Specialist HR advice

Love it or hate it, Social Media is here to stay

Many employers that allow employees to have access to social media see it fraught with danger and choose to prohibit or tightly control access.  Others see it as an opportunity to use their employees to promote their brand and actively encourage them to become online advocates.

Whatever camp you fall into, if you don’t have a specific policy about the use of social media that sets out how you expect employees to behave online, reminds them that access at work (if you give it) is a privilege not a right and sets out what you’ll do if they abuse the company via social media, then you are at risk!

  • If you allow access, you can legally monitor and/or pre-vet employee networking activity and, depending on the importance of commercial confidentiality to your company, it may be prudent to do so (of course, remembering to mention in your employee policy that you will do this).
  • If you are thinking of banning access, particularly if you’ve previously permitted it, you’d be wise to consider whether this is a step too far. Be warned – an outright ban has failed miserably for the few employers that have tried it.  For younger staff, social networks are an essential part of everyday life and the majority have smart phones and tablets that they will use during work-breaks to access social media.  A more enforceable tactic might be to ban any specific mention of the company name, even on personal Facebook pages.

It’s not enough to rely on your employees’ contracts of employment – which may specifically prohibit the disclosure of commercially sensitive information and bringing the employer into disrepute.  Social media requires more specific measures that can be updated regularly without a period of consultation about changing a contract.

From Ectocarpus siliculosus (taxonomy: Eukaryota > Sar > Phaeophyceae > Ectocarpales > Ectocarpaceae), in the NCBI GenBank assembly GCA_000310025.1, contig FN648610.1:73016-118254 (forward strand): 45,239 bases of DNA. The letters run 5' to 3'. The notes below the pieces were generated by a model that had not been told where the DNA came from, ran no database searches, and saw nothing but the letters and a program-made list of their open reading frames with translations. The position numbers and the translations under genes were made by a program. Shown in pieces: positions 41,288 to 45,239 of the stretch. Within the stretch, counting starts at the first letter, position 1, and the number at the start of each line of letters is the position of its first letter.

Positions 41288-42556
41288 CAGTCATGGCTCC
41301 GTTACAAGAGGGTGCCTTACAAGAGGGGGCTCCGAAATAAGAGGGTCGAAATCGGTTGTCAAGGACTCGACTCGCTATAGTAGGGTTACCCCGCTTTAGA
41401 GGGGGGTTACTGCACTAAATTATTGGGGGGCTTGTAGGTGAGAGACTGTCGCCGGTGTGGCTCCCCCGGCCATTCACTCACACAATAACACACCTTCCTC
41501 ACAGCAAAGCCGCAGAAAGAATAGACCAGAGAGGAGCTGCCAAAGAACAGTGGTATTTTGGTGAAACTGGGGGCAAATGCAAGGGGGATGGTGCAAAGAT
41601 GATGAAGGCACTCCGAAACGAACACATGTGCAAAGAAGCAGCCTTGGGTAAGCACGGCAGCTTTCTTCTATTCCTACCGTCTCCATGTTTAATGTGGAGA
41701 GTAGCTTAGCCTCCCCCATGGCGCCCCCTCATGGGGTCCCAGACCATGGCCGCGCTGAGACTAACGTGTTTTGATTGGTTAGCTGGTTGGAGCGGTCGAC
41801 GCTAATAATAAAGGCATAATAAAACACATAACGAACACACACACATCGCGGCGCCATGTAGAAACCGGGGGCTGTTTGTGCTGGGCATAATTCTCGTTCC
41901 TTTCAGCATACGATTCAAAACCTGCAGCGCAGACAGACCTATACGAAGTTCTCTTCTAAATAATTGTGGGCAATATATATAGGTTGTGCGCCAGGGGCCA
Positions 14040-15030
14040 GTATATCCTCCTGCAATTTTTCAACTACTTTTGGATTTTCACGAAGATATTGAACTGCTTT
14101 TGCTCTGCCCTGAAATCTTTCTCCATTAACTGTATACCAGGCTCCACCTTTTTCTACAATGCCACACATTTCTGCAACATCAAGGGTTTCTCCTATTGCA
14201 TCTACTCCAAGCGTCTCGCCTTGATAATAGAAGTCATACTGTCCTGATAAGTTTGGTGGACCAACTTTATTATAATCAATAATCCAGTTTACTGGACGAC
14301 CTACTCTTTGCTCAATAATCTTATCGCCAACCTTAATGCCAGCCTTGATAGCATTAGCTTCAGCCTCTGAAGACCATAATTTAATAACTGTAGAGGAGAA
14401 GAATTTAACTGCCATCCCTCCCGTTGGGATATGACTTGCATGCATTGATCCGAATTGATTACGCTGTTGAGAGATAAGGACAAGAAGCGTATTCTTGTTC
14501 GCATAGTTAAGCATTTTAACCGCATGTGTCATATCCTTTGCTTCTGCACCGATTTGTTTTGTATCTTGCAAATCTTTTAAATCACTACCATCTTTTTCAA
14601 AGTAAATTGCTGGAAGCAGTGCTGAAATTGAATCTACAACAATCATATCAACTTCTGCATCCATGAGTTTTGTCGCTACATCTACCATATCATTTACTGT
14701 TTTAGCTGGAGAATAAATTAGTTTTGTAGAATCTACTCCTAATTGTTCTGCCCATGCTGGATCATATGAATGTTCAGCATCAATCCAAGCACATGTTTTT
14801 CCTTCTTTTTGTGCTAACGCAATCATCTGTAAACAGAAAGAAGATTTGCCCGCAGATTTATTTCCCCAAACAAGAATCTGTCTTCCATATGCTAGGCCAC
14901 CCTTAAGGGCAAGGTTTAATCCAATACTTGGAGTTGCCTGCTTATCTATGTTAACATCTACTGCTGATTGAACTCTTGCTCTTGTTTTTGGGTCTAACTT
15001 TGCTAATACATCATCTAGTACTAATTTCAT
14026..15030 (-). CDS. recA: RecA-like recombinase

• Issue a clear policy on the use of social media. Differentiate between conduct during working hours and outside of work.  Set out what standards of conduct are expected, so while work-related online activity may be OK, anything that results in damage to colleagues, customers or the standing of the company as a whole won’t.
  • Ask employees to confirm that they have read the policy on social media usage and specifically highlight any points that are of importance to you, for example not attaching the name of their employer to tweets or blogs and not participating in any online conversations about the company.
  • Make clear the possible consequences of a breach of the policy and make sure these are reasonable.
  • If it comes to taking action, make sure you have asked the employee to stop making comments first and, above all, act reasonably in the circumstances.
  • Consider banning the use of the company name on personal Facebook or Twitter pages.
  • Put approval systems in place for updates to professional networking information.
  • As a last (and extreme) resort, and if you’re in a highly commercially sensitive business area, consider an outright ban on all unauthorised use of the web, personal smartphones, digital recording equipment or cameras while at work or on company business.

Contact us to find out how we can help!